• dental physiology;
  • graduate dental education;
  • e-learning;
  • educational technology;
  • multimedia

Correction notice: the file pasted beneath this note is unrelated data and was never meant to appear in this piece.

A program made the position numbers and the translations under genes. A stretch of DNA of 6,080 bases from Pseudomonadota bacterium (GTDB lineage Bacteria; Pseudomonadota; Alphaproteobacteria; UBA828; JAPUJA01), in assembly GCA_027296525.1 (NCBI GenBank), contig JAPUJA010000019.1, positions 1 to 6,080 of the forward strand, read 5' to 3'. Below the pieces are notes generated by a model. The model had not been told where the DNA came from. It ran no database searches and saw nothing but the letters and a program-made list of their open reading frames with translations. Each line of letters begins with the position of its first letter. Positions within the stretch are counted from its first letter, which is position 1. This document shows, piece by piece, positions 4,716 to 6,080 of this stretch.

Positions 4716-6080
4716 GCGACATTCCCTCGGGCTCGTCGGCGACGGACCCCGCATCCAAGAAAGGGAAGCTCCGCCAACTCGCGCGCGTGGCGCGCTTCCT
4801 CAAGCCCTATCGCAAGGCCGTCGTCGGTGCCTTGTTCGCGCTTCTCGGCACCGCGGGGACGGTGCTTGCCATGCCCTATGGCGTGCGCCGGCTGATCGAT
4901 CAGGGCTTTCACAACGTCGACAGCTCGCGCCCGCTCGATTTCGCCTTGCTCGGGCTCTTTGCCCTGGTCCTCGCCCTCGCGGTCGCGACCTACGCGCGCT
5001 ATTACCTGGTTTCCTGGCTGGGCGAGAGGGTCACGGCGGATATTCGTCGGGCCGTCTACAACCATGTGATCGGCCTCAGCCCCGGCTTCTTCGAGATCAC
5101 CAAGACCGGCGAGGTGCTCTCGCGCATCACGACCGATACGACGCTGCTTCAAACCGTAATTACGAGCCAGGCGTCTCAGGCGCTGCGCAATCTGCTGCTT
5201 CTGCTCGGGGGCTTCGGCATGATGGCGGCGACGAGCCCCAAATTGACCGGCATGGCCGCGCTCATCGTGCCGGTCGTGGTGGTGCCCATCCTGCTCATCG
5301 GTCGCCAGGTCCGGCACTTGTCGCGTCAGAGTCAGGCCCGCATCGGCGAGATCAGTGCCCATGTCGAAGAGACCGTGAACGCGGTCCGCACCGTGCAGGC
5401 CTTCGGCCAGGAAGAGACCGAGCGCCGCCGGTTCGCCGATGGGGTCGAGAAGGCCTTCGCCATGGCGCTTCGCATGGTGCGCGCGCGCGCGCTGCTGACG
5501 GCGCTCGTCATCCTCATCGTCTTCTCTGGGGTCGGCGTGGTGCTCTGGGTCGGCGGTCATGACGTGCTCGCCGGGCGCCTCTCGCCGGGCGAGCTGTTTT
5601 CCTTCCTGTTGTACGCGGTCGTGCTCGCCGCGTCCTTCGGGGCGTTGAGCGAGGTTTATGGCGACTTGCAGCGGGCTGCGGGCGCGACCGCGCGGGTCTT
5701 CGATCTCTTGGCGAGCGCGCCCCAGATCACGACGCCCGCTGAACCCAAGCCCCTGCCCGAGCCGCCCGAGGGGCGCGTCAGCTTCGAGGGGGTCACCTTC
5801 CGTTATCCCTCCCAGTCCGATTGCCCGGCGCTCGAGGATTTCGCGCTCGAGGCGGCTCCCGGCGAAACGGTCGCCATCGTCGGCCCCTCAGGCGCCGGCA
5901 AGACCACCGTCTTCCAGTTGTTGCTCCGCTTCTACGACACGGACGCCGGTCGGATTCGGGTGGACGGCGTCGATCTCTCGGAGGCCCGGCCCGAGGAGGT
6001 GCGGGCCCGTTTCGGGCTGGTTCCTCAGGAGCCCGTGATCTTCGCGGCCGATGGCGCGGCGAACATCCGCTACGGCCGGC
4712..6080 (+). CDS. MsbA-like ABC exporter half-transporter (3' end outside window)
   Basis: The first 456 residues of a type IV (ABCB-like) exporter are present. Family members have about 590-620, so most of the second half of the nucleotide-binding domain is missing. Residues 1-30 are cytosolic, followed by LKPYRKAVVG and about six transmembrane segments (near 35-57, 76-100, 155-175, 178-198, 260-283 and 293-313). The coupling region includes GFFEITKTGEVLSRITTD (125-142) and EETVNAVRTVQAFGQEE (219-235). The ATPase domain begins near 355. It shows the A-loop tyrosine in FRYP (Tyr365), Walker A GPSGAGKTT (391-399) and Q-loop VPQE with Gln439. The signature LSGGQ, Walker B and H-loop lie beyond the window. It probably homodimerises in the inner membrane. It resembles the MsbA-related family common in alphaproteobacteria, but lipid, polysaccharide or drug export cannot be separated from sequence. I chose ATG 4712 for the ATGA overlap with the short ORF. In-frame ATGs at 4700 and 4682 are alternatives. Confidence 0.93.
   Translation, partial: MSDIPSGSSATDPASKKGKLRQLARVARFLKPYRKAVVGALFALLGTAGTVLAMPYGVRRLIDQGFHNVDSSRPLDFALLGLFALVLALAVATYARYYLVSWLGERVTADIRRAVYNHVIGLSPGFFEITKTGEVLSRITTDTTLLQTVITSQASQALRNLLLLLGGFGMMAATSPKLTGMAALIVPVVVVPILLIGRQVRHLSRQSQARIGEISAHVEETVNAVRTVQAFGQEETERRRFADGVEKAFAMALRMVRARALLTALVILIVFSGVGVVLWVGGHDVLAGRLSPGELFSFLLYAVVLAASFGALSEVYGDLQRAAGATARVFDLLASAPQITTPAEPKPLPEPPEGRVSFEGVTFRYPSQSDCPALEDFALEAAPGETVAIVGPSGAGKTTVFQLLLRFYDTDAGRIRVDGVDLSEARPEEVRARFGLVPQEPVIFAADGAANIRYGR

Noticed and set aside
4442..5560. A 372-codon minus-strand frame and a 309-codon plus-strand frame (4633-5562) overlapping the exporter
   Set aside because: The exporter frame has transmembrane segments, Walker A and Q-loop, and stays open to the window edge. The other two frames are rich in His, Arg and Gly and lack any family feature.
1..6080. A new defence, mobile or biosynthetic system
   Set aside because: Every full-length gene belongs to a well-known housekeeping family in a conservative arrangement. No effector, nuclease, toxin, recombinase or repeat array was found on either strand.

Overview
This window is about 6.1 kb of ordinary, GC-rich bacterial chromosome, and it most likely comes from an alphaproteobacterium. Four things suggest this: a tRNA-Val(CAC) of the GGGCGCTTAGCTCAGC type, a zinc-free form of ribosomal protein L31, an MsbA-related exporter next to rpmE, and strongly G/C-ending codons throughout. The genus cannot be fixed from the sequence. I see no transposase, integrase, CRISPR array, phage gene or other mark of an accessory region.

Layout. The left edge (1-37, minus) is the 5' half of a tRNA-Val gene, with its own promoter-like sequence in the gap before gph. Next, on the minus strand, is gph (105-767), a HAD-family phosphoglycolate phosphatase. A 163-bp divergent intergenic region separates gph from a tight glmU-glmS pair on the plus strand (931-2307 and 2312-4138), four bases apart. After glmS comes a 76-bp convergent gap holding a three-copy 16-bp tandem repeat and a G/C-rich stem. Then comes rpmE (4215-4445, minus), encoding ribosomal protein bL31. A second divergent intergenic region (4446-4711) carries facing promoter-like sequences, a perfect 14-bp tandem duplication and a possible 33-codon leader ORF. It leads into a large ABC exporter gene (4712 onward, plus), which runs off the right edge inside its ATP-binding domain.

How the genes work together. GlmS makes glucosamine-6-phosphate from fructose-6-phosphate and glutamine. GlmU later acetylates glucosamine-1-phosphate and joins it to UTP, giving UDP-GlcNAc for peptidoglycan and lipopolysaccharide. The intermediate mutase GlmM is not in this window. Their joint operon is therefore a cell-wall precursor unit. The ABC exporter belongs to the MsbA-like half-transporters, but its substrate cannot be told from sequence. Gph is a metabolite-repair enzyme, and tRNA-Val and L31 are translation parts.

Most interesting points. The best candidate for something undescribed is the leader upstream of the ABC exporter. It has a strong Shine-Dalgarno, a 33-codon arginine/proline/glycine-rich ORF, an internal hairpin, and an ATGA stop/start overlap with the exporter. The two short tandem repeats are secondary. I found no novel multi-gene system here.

There can be a disconnect between the level of content covered in undergraduate coursework and the expectations of professional-level faculty of their incoming students. Some basic science faculty members may assume that students have a good knowledge base in the material and neglect to appropriately review, whilst others may spend too much class time reviewing basic material. It was hypothesised that the replacement of introductory didactic physiology lectures with interactive online modules could improve student preparedness prior to lectures. These modules would also allow faculty members to analyse incoming student abilities and save valuable face-to-face class time for alternative teaching strategies. Results indicated that the performance levels of incoming U.S. students were poor (57% average on a pre-test), and students often under-predicted their abilities (by 13% on average). Faculty expectations varied greatly between the different content areas and did not appear to correlate with the actual student performance. Three review modules were created which produced a statistically significant increase in post-test scores (46% increase, < 0.0001, n = 114–115). The positive results of this study suggest a need to incorporate online review units in the basic science dental school courses and revise introductory material tailored to students’ strengths and needs.